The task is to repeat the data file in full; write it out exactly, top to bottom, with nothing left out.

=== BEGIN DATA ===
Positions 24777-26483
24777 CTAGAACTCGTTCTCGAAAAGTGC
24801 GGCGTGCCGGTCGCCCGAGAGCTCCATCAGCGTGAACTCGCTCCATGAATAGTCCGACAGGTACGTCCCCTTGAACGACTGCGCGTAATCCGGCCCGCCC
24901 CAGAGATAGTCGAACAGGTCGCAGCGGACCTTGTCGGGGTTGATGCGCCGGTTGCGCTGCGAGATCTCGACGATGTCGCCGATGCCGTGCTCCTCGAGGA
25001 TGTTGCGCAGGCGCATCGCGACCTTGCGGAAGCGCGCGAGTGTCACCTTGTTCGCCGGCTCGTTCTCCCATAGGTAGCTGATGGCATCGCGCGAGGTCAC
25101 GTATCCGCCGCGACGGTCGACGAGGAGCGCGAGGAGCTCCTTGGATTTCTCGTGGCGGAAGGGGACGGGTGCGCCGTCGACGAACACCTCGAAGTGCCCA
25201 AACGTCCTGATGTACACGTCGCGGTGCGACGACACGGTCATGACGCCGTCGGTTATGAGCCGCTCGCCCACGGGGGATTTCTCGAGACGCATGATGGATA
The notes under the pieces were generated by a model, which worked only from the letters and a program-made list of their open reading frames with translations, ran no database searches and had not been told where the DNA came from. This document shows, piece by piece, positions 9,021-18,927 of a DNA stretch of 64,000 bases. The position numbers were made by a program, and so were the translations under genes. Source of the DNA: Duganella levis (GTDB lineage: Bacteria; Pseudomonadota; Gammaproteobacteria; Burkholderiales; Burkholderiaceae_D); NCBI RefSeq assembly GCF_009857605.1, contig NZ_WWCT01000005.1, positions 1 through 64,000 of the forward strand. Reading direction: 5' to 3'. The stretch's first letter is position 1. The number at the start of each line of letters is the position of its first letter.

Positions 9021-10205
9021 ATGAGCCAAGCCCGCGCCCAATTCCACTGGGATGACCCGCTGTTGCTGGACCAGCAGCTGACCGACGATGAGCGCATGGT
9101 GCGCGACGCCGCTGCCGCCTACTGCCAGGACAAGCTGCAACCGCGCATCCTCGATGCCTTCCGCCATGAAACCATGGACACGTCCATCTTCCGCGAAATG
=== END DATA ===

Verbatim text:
Positions 24777-26483
24777 CTAGAACTCGTTCTCGAAAAGTGC
24801 GGCGTGCCGGTCGCCCGAGAGCTCCATCAGCGTGAACTCGCTCCATGAATAGTCCGACAGGTACGTCCCCTTGAACGACTGCGCGTAATCCGGCCCGCCC
24901 CAGAGATAGTCGAACAGGTCGCAGCGGACCTTGTCGGGGTTGATGCGCCGGTTGCGCTGCGAGATCTCGACGATGTCGCCGATGCCGTGCTCCTCGAGGA
25001 TGTTGCGCAGGCGCATCGCGACCTTGCGGAAGCGCGCGAGTGTCACCTTGTTCGCCGGCTCGTTCTCCCATAGGTAGCTGATGGCATCGCGCGAGGTCAC
25101 GTATCCGCCGCGACGGTCGACGAGGAGCGCGAGGAGCTCCTTGGATTTCTCGTGGCGGAAGGGGACGGGTGCGCCGTCGACGAACACCTCGAAGTGCCCA
25201 AACGTCCTGATGTACACGTCGCGGTGCGACGACACGGTCATGACGCCGTCGGTTATGAGCCGCTCGCCCACGGGGGATTTCTCGAGACGCATGATGGATA
The notes under the pieces were generated by a model, which worked only from the letters and a program-made list of their open reading frames with translations, ran no database searches and had not been told where the DNA came from. This document shows, piece by piece, positions 9,021-18,927 of a DNA stretch of 64,000 bases. The position numbers were made by a program, and so were the translations under genes. Source of the DNA: Duganella levis (GTDB lineage: Bacteria; Pseudomonadota; Gammaproteobacteria; Burkholderiales; Burkholderiaceae_D); NCBI RefSeq assembly GCF_009857605.1, contig NZ_WWCT01000005.1, positions 1 through 64,000 of the forward strand. Reading direction: 5' to 3'. The stretch's first letter is position 1. The number at the start of each line of letters is the position of its first letter.

Positions 9021-10205
9021 ATGAGCCAAGCCCGCGCCCAATTCCACTGGGATGACCCGCTGTTGCTGGACCAGCAGCTGACCGACGATGAGCGCATGGT
9101 GCGCGACGCCGCTGCCGCCTACTGCCAGGACAAGCTGCAACCGCGCATCCTCGATGCCTTCCGCCATGAAACCATGGACACGTCCATCTTCCGCGAAATG